365 days ago, we started a new law firm. We set out with the goal of simplifying our operations. If you have ever seen the movie “Office Space,” you could say we set out to do away with “TPS Reports”.
A byproduct of the effort to simplify operations was securing technology that allowed us to work remotely. The idea was not borne out of the desire to work from home, but the desire to be efficient when working away from the office and hopefully allow more time for the things that really matter in life. We spent countless hours planning for different potential challenges to our new law firm that could lie ahead. Good lawyers always prepare for trial with the understanding that things will likely not go totally as planned. None of our planning contemplated a worldwide pandemic.
On March 12, before any “Stay at Home” orders were issued, we made the decision to begin working from home. It was a somewhat easy transition for us given our available technology. However, we thought it would be a short-term issue and that we would return to our offices by the end of March.
Then April 15. Now maybe May 1. Maybe.
I have stopped trying to predict the approximate date when we as a city, county, state, country and world will return to “normal”. Quite frankly, it seems apparent to me that things will be never be quite the same.
We all are shaped by our unique life experiences.
We all have different experiences related to the pandemic.
A person’s experiences may differ based upon where they live, and what they do for a living.
We have clients from across the country that do business in large and small communities throughout the State of Texas who are all facing unique challenges.
From my perspective as a Texas lawyer, there are many practical questions about the practice of law in Texas going forward. Mainly the following:
When the Courts resume “normal” operations, what can our clients expect?
How do we predict what a future jury might do when asked to consider awarding damages to a person claiming personal injuries and lost wages?
Will we be seeing the judge and jury in person or by a video feed?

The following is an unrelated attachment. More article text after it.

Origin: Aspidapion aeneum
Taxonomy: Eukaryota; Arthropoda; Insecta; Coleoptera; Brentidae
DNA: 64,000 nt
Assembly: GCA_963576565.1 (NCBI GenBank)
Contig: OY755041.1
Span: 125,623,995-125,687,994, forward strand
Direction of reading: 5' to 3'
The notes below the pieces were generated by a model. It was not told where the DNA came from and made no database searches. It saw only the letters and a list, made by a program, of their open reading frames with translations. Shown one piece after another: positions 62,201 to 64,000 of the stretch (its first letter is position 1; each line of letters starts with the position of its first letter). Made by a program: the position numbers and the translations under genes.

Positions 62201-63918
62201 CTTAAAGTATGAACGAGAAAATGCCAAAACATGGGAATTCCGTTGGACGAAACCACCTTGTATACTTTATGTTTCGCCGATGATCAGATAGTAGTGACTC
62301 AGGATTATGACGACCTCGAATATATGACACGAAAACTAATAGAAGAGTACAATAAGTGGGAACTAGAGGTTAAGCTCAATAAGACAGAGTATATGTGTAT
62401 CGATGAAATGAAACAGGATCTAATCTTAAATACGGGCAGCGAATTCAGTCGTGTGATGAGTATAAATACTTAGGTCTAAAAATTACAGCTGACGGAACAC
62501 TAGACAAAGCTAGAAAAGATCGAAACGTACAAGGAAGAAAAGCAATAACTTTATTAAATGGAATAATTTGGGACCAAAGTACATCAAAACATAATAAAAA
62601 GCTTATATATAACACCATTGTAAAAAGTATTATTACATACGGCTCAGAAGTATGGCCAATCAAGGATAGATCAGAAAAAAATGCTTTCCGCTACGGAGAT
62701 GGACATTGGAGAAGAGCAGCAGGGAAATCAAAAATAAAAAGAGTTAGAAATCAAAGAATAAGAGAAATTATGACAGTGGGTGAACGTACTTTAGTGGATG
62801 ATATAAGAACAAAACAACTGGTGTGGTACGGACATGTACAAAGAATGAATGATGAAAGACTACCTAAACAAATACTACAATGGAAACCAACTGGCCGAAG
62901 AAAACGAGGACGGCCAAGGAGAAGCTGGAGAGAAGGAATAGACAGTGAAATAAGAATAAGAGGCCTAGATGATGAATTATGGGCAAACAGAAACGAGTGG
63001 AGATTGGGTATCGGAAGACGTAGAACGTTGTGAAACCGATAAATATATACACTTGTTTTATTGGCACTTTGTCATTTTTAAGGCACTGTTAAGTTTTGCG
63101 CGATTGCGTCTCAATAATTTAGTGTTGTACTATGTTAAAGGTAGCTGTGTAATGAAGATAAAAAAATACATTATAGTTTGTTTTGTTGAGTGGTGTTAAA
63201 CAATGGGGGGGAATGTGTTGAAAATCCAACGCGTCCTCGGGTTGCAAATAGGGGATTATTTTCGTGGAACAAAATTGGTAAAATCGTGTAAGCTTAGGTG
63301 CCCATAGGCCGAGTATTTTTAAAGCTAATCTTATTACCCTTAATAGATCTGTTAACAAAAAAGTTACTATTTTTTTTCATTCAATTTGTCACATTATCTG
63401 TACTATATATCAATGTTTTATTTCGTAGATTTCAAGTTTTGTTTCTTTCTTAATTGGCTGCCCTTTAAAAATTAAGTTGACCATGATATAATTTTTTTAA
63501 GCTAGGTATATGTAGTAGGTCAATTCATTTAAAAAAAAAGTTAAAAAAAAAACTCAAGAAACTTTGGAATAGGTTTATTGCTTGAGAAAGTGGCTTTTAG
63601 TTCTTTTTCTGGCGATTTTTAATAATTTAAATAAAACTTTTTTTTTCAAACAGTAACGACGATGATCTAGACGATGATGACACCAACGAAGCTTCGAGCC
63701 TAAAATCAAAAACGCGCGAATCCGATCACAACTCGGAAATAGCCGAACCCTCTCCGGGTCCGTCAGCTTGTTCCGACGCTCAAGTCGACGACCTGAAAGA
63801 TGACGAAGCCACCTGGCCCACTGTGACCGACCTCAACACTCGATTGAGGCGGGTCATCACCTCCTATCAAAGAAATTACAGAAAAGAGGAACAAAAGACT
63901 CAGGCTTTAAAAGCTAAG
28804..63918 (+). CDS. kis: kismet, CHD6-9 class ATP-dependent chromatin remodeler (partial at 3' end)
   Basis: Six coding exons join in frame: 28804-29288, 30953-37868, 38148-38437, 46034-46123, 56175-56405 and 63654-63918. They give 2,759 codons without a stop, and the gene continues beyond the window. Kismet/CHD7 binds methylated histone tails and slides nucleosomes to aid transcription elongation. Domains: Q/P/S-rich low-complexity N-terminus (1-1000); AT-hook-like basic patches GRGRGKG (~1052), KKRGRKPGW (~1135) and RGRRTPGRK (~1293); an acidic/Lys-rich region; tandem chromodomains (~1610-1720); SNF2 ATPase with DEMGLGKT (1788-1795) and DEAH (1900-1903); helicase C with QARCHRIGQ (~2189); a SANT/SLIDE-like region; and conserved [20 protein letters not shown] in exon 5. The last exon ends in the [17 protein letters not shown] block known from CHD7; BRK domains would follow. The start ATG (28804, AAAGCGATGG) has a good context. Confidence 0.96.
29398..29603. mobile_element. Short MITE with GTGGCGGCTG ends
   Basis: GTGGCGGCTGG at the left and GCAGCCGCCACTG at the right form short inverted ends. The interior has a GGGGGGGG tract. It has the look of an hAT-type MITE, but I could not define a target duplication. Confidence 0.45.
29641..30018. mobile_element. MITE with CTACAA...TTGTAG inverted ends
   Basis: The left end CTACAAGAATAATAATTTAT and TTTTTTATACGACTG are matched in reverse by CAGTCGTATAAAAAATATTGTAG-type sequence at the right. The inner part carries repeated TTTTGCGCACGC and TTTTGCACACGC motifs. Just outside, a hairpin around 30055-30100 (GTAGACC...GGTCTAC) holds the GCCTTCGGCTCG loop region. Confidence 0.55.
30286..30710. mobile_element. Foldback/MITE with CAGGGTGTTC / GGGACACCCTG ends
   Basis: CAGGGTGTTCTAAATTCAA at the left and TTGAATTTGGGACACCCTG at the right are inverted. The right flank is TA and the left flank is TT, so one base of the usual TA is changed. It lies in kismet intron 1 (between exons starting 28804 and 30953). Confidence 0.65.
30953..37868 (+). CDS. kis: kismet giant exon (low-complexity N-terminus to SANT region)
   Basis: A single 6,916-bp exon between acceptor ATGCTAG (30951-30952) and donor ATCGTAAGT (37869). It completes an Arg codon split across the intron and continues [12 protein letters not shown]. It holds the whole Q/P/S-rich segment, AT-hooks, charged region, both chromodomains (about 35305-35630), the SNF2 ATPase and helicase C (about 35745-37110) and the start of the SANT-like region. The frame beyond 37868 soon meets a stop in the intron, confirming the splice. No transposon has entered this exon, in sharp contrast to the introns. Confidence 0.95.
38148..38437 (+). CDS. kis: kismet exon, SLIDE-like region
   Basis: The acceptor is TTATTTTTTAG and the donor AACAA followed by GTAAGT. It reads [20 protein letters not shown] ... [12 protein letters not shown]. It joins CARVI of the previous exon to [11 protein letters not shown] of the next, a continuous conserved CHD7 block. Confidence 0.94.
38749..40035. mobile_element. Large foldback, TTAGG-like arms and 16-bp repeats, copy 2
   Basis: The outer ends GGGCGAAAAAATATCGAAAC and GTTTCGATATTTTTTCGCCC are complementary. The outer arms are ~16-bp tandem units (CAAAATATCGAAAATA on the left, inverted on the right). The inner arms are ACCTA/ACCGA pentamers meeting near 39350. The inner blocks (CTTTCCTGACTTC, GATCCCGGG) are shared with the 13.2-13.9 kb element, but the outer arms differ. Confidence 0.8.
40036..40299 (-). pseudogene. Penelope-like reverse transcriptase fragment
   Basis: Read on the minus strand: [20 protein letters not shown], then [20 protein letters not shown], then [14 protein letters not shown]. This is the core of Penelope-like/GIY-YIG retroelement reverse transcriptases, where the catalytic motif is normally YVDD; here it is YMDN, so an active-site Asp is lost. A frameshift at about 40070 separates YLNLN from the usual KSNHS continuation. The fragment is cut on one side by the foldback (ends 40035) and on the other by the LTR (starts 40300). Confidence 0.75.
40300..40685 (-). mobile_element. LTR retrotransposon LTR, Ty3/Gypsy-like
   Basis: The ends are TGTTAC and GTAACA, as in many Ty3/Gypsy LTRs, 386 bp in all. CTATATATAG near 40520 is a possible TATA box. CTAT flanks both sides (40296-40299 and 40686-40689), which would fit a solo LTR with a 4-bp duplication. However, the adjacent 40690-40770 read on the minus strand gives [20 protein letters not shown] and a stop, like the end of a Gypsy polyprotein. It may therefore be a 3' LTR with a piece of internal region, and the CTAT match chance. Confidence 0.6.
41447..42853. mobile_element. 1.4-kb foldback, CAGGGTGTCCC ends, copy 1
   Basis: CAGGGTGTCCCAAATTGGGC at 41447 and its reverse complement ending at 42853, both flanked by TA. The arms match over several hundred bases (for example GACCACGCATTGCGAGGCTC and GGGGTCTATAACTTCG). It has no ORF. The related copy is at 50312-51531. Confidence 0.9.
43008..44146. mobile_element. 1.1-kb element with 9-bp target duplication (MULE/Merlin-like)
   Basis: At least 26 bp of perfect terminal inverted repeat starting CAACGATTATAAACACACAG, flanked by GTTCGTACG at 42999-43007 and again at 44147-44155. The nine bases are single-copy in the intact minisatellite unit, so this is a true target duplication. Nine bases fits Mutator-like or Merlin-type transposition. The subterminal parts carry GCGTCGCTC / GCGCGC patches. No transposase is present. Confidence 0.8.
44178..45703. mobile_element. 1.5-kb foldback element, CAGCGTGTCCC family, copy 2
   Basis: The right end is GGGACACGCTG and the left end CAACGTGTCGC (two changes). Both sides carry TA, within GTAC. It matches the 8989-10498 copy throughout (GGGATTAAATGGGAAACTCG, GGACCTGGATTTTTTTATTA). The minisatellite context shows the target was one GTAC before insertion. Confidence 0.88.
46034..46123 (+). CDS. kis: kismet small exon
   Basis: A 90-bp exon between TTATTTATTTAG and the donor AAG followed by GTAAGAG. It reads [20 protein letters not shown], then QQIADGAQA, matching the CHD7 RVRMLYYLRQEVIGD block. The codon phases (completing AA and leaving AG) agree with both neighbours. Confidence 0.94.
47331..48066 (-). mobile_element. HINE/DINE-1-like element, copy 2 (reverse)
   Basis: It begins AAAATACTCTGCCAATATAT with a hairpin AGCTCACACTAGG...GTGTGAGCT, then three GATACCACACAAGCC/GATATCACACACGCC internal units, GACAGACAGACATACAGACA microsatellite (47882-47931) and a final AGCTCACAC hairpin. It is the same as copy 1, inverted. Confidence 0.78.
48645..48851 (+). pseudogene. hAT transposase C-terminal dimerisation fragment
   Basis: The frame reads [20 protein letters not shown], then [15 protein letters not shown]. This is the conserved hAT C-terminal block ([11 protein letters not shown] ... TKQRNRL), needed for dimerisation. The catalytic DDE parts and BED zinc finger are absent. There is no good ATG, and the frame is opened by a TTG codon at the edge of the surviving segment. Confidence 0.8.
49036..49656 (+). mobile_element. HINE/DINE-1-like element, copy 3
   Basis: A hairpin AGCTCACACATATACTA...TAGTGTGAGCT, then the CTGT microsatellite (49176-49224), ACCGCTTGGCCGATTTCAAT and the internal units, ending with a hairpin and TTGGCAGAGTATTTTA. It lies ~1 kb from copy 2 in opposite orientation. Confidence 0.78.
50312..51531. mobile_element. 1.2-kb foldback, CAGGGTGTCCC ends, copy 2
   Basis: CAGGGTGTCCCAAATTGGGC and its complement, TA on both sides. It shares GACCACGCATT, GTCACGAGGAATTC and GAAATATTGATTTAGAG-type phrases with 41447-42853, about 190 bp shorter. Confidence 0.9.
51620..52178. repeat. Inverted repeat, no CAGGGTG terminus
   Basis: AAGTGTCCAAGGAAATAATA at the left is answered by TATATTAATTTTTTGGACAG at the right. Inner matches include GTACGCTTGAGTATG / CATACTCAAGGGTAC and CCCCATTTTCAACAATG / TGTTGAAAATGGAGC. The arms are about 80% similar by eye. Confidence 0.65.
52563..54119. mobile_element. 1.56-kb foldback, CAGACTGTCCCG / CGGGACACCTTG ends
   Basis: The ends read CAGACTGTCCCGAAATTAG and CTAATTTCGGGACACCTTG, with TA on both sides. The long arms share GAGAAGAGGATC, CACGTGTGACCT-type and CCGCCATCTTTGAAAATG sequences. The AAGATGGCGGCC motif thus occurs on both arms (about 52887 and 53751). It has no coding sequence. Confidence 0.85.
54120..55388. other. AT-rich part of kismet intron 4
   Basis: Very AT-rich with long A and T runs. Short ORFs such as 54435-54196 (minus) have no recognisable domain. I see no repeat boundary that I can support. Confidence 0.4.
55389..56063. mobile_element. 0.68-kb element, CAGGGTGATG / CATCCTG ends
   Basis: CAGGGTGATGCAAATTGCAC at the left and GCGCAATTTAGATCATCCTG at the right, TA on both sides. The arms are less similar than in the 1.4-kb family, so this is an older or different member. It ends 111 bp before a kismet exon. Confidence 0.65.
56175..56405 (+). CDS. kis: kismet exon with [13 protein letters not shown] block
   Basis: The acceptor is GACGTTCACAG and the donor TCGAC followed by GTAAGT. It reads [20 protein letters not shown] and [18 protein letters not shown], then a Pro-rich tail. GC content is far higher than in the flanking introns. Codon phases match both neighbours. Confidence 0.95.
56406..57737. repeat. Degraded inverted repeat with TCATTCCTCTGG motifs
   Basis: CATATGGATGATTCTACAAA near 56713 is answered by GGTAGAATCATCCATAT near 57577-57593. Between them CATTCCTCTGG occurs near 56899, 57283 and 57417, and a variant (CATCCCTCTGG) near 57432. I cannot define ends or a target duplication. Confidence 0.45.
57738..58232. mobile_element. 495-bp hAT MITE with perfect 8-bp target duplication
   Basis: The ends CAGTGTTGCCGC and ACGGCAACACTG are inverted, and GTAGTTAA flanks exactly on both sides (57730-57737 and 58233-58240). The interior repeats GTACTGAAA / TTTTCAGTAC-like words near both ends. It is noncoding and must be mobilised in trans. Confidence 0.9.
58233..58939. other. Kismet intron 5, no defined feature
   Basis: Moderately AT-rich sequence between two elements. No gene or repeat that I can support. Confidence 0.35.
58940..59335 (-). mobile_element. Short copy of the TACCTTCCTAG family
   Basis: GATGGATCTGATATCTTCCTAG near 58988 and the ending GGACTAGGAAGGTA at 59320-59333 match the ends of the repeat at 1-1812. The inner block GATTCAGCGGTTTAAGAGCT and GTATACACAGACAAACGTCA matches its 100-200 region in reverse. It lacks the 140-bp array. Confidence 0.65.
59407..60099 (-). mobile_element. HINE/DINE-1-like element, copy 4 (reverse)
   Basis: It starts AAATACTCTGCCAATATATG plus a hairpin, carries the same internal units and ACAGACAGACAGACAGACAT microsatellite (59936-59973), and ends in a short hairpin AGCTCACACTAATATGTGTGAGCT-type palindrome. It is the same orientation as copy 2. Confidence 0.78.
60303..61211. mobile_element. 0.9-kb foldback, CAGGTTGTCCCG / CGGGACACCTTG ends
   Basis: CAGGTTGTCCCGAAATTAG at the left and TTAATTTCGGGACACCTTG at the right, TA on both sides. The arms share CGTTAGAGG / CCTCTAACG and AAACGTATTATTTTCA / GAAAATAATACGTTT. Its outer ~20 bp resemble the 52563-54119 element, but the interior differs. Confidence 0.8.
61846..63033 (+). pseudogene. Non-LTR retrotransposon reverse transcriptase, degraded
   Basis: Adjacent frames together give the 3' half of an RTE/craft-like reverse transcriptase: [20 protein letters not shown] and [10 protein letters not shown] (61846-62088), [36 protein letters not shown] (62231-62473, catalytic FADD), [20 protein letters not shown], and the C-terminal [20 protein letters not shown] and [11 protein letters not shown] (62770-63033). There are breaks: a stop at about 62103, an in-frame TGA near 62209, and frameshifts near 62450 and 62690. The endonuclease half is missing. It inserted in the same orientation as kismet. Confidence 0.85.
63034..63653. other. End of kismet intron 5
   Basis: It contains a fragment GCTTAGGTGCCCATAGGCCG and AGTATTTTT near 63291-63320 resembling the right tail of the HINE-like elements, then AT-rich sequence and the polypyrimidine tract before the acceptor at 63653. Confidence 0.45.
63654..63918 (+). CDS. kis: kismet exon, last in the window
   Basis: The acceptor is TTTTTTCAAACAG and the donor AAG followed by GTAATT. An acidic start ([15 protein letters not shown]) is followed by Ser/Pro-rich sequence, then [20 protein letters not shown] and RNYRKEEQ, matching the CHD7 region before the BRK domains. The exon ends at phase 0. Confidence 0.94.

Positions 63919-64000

All questions that we hope to have answers for as uncertainty dissipates. But given the level of hardship currently being endured throughout our nation, it will become more challenging to offer concrete opinions as to what we can expect from our Court system. Despite our collective experience as lawyers, there is no playbook for the seismic changes that are unfolding. Those that are willing to adapt and ready to innovate will ultimately lead the way in establishing more efficient solutions for how all business is conducted both inside and outside of the courthouse.
New problems, lead to new solutions.
I have been struck by the dichotomy of the hardship surrounding this time, and the clarity this time has also provided. In my hometown, I never imagined a long line of cars waiting at the high school to pick up meals from the Mobile Food Pantry. But this sight also provided me clarity in the form of a reminder of how quickly things can change and that we should take nothing for granted.
We set out to simplify our operations 365 days ago. Unbeknownst to us, we were also preparing for this current challenge by being able to work remotely. I am proud of the law firm we have created and the service we continue to provide for our clients during these most difficult times. We will get through this. Perhaps the hardship the world is enduring has also given us all the opportunity to achieve greater clarity in the things that really matter in life.